Why Isolation Is Bad for Seniors
Isolation and loneliness can lead to serious health problems for older adults. However, isolation is the reality for many seniors as they age. Knowing what puts an individual at risk for isolation can help prevent it.
How lonely are seniors?
Socialization can decrease as we age due to a number of factors, including retirement, lack of mobility, or friends and family members moving away or dying. Being socially isolated means a person has little contact with adult children, other relatives, or friends. The older we get, the more likely it is that we live alone.
What are the effects of senior isolation?
Feelings of separation and loneliness take a heavy toll on seniors. Here are some of the ways an older adult can be affected by isolation.
Negatively affects mental health
Senior isolation contributes to cognitive decline and the risk of dementia. Depression is often linked to feelings of loneliness and disconnection. In one study, one out of every six participants age 65 and older reported feeling lonely. Of these individuals, nearly half experienced high levels of depression. Additionally, research has shown that if you are older and lonely, chances are your cognitive abilities will decline faster. Isolation in seniors can be a key predictor of the progression of dementia-related diseases.
Increased risk of issues as a result of a fall
Seniors who live in isolation are more likely to experience health concerns from a fall. Falls can result in injury, physical decline, depression, continued isolation, and feelings of helplessness. If a senior is living alone, it may take longer to discover they have fallen. This puts the senior at greater risk for serious injury or death due to the fall. It is important to check on seniors often and ensure that their home has minimum fall risks.
Physical health decline
Senior isolation can lead to damaging physical health effects. Long-term illness and conditions such as chronic lung disease, arthritis, impaired mobility, and high blood pressure are all connected to social isolation. Loneliness can also cause depression and make seniors more likely to engage in unhealthy behavior. One study found that people who are socially isolated are more likely to display risky health behaviors such as lack of physical activity, poor diet, and smoking.
Higher risk of elder abuse
Social isolation makes seniors more vulnerable to elder abuse. Older adults without support systems have a greater chance of experiencing mistreatment on emotional, physical, and financial levels. Elder abuse can be a single or repeated act or lack of action, that occurs when there is an expectation of trust that causes harm or distress to an older person. Individuals who live alone experience elder abuse more often, because they are more likely to fall victim, or as the result of an abuser trying to isolate a senior to reduce the risk of getting caught.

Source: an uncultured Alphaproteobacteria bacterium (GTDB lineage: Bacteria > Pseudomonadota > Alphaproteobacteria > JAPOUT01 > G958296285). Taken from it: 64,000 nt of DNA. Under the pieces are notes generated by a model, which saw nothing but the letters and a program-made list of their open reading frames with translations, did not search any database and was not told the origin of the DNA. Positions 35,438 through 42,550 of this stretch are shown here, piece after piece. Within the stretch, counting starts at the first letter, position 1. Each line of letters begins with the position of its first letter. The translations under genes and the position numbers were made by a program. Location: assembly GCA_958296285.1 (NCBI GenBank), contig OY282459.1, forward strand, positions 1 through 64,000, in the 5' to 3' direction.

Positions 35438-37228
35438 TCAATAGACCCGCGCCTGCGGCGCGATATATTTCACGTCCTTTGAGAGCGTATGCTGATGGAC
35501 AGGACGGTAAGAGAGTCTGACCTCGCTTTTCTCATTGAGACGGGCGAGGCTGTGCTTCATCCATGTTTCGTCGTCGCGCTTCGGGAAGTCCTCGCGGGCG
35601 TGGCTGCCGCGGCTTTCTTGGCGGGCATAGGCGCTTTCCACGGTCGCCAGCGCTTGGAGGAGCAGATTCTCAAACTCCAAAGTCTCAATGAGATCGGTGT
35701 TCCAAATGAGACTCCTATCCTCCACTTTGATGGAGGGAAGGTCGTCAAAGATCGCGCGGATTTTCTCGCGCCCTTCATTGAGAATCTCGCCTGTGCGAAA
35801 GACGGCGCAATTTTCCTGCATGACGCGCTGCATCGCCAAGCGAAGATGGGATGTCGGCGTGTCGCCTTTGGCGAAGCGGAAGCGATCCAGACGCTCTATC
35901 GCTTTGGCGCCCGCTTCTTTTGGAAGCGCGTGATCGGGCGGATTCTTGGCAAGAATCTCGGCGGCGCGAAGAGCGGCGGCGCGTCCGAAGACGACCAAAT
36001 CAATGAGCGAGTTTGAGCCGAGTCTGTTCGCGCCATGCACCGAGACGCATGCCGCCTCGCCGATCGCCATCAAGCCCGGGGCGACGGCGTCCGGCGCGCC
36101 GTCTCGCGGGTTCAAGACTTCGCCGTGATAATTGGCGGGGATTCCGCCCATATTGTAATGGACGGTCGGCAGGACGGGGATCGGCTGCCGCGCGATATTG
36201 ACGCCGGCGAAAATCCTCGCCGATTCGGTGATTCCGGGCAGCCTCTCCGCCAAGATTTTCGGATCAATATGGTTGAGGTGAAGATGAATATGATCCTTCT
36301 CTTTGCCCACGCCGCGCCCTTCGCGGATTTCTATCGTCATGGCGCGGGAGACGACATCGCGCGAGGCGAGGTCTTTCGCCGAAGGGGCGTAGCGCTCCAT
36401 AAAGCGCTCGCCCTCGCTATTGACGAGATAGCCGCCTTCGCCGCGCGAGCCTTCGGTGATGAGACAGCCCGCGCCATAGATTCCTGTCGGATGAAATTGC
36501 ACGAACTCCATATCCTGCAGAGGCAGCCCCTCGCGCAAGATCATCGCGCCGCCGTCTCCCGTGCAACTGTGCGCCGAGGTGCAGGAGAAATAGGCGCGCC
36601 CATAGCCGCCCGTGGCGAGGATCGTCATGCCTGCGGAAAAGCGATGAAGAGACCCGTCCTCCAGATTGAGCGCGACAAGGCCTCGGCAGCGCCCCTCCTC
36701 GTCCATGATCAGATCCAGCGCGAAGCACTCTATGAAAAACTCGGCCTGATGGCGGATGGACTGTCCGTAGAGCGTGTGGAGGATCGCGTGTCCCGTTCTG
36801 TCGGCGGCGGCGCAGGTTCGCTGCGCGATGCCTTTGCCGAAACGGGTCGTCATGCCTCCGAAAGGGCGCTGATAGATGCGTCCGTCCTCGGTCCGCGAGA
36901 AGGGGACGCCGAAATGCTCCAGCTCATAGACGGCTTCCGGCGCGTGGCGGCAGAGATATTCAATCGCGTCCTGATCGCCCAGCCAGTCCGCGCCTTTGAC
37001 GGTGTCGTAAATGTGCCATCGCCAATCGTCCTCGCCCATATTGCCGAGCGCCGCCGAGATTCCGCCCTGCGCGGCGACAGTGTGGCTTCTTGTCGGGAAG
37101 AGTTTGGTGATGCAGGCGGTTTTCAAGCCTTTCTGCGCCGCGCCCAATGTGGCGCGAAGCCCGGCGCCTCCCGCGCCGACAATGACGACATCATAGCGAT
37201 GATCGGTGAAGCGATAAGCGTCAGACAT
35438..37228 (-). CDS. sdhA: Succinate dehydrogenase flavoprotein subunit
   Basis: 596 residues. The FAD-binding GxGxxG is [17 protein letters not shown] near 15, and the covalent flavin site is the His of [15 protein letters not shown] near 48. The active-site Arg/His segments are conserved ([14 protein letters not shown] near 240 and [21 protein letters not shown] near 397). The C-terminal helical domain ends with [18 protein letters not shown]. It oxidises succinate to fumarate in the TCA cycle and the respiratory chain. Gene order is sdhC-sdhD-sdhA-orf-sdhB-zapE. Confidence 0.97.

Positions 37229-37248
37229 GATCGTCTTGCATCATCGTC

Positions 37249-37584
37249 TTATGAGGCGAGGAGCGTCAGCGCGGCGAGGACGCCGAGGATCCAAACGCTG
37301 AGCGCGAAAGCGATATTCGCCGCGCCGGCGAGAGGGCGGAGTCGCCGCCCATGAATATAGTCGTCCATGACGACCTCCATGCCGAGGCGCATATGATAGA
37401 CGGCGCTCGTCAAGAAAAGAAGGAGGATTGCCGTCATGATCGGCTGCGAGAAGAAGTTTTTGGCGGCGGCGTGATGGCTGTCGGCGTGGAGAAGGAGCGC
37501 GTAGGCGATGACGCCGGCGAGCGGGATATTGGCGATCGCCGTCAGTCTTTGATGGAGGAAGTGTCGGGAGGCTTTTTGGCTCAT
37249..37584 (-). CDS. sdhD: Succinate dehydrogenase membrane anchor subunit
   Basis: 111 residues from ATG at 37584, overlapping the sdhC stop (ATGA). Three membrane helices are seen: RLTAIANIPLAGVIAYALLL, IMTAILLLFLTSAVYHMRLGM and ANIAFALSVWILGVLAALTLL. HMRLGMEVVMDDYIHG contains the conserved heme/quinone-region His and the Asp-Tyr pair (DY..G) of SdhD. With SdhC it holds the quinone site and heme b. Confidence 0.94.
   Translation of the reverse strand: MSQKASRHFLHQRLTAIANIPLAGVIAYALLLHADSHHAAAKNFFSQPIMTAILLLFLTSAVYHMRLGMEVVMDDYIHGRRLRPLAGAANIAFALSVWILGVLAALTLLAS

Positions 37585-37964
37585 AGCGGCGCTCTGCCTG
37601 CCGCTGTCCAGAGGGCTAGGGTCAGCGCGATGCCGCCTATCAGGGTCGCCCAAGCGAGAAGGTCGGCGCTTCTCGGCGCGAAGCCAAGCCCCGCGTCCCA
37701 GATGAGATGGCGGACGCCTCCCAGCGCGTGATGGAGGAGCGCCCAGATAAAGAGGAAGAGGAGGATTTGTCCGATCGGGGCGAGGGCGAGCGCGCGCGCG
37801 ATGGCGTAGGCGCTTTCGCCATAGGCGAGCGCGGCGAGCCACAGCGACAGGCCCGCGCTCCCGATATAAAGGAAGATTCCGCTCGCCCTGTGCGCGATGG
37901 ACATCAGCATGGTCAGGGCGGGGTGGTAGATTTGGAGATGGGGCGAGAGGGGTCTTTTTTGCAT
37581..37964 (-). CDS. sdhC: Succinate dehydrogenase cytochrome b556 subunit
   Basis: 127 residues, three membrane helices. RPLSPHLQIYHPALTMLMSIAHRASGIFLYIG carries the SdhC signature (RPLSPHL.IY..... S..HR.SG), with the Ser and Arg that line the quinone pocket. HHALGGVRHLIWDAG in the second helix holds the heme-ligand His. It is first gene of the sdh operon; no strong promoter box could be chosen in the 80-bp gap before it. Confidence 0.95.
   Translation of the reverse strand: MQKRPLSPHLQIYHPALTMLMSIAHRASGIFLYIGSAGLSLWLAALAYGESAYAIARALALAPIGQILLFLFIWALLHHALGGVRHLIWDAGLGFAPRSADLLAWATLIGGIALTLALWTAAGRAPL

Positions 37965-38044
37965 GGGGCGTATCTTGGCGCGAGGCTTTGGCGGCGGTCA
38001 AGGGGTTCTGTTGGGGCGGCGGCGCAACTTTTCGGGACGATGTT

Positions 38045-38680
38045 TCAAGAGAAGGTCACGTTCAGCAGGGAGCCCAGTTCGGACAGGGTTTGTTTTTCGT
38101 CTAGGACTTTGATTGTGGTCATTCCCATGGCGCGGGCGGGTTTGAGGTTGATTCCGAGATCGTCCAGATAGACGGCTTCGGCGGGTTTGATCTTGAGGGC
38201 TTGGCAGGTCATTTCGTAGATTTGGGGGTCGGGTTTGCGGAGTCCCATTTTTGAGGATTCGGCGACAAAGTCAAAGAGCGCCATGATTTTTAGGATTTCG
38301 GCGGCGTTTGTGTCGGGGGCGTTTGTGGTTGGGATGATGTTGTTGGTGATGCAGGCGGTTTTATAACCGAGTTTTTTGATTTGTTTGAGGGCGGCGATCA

Higher health costs
As a result of the mental and physical effects of social isolation, many seniors experience higher costs associated with health. A recent study found that Medicare spent about $1,600 per year more on older adults who are socially isolated than those who are not. Additionally, socially isolated individuals are one-third more likely to require care in a skilled nursing facility. Hospital stays are more costly because seniors who live alone cannot be discharged as quickly without support at home.
Increased risk of mortality
According to a study in the Proceedings of the National Academy of Sciences, social isolation and loneliness are related to a higher risk of mortality in adults, ages 52 and older. People living alone could be at an increased risk of death because there are fewer individuals suggesting medical attention for small or less noticeable symptoms. Health issues may go undetected for a longer amount of time, leading to more serious or progressed conditions.
Helping you through the process
If your parent or loved one needs more help than you can provide, contact Oasis Senior Advisors for assistance. We offer resources for seniors and their families, as well as support and guidance every step of the way so you can feel confident in your senior housing selection. Deciding to make the move to a long-term care community is an emotional, financial, and physically taxing process, and you don’t have to do it alone.